Trouble piles up
WASHINGTON -- Pretend for a moment that you are in the president's cabin on Air Force One as he tours Europe this week and heads for a G-8 summit in St. Petersburg, Russia. What does the world look like to you?...
WASHINGTON -- Pretend for a moment that you are in the president's cabin on Air Force One as he tours Europe this week and heads for a G-8 summit in St. Petersburg, Russia. What does the world look like to you?
The answer, in one word, is trouble.
Taking them in ascending order of difficulty, the trouble spots look like this:
Canada -- Our northern neighbor has a new prime minister, Stephen Harper, a friend of the United States who went home empty-handed last week from his first visit to Washington because George Bush had to turn down his request to suspend the new requirement that travelers between the two countries carry passports. It was a rebuff that will make cooperation on other issues harder.
Mexico -- The apparent winner of this month's presidential election, Felipe Calderon, in his first comments decried talk of building more barriers between Mexico and the United States to curb illegal immigration -- the very step that Republicans in Congress are pressing Bush to take as the basis for any legislation they will approve. Given the closeness of his apparent victory over leftist Andres Manuel Lopez Obrador, Calderon probably has to play to the nationalist-populist sentiments that almost prevailed -- making any concessions to the United States more politically perilous.
Geneva -- The main players in the Doha round of World Trade Organization talks have reached impasse, frustrating Bush's hopes for a deal that would lower barriers to international commerce and cap his drive for expanding America's markets. The stumbling block of agriculture subsidies and tariffs aligned countries from India to France against us, dashing hopes for a breakthrough.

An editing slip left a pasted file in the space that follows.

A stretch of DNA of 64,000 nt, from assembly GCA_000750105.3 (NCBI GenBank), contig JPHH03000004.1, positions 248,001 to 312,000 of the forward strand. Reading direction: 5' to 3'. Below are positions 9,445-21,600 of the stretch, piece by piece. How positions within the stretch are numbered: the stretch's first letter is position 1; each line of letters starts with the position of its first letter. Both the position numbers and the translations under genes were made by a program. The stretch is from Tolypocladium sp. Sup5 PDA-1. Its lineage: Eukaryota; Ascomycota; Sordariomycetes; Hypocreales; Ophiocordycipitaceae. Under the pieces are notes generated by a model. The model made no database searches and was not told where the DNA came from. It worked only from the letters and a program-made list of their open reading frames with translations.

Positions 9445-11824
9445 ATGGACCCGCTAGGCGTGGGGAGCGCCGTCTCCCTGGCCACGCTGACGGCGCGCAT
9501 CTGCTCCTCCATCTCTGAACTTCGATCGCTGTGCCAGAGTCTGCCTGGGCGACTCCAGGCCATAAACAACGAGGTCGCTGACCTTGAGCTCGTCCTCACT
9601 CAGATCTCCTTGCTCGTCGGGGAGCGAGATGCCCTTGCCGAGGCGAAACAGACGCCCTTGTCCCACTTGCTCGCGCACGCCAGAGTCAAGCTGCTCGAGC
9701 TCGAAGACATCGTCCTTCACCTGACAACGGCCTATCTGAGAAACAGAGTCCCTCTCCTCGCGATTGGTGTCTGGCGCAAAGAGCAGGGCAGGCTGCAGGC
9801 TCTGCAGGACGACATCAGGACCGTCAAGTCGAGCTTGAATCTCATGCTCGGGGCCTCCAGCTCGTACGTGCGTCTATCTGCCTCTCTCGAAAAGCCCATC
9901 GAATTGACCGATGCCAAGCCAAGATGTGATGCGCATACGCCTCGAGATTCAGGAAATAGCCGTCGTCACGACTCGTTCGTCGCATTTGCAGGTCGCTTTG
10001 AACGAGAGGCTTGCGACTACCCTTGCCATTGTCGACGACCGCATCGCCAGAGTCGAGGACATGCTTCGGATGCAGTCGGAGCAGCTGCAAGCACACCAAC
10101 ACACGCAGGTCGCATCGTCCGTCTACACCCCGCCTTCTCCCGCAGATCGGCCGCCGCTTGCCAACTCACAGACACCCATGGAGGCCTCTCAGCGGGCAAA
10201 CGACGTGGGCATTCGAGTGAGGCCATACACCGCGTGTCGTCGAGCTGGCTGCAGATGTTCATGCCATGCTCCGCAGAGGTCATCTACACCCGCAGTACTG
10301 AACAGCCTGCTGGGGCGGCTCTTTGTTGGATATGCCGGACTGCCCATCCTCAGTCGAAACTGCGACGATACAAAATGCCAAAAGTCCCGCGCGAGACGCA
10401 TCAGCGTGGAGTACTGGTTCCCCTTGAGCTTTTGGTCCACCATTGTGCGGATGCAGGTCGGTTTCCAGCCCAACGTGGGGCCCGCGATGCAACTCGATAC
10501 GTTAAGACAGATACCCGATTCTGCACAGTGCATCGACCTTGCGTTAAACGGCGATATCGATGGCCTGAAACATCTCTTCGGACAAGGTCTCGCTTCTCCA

Iran -- The silence from Tehran about the offer from the United States and Europe of major benefits in return for a suspension of its nuclear program extended for six weeks, and no one knows whether it is a stall or, as Iranian diplomats suggested this week, genuine indecision. But it is surely a frustration for Bush, who made a major concession in saying the United States was ready to negotiate.
The Middle East -- Open warfare has broken out again between the Israelis and the Palestinians. This is an old story, but a heartbreaking one for the people involved and for the United States.
East Asia -- Presumably China holds the key to the challenge from North Korea with its missile tests and nuclear weapons program. But Beijing is threatening to veto the U.S.-supported sanctions resolution introduced by Japan in the United Nations, and seems reluctant to apply its full leverage on its neighboring country. The foot-dragging is understandable, when you remember that both countries have communist regimes and China does not want to trigger an exodus of refugees facing starvation. But it's more frustration for Bush.
Russia -- Bush's pal and G-8 host Vladimir Putin has stuck his finger in the president's eye by openly mocking Bush's professed commitment to democracy. Putin is taking Russia back to the bad old days at breakneck speed, clamping down on the press and television, limiting and harassing independent organizations, centralizing power in the Kremlin and trying to undermine liberal regimes in neighboring countries. His behavior makes Bush look hypocritical for continuing his friendship.
Bush is largely blameless for all these troubles. The nations involved have made their own choices for their own reasons, and probably would be behaving that way no matter who was in the White House. But the same cannot be said of the final and largest trouble spot:
Iraq -- This country was transformed by Bush's war of choice, and it is increasingly doubtful that the change is for the better.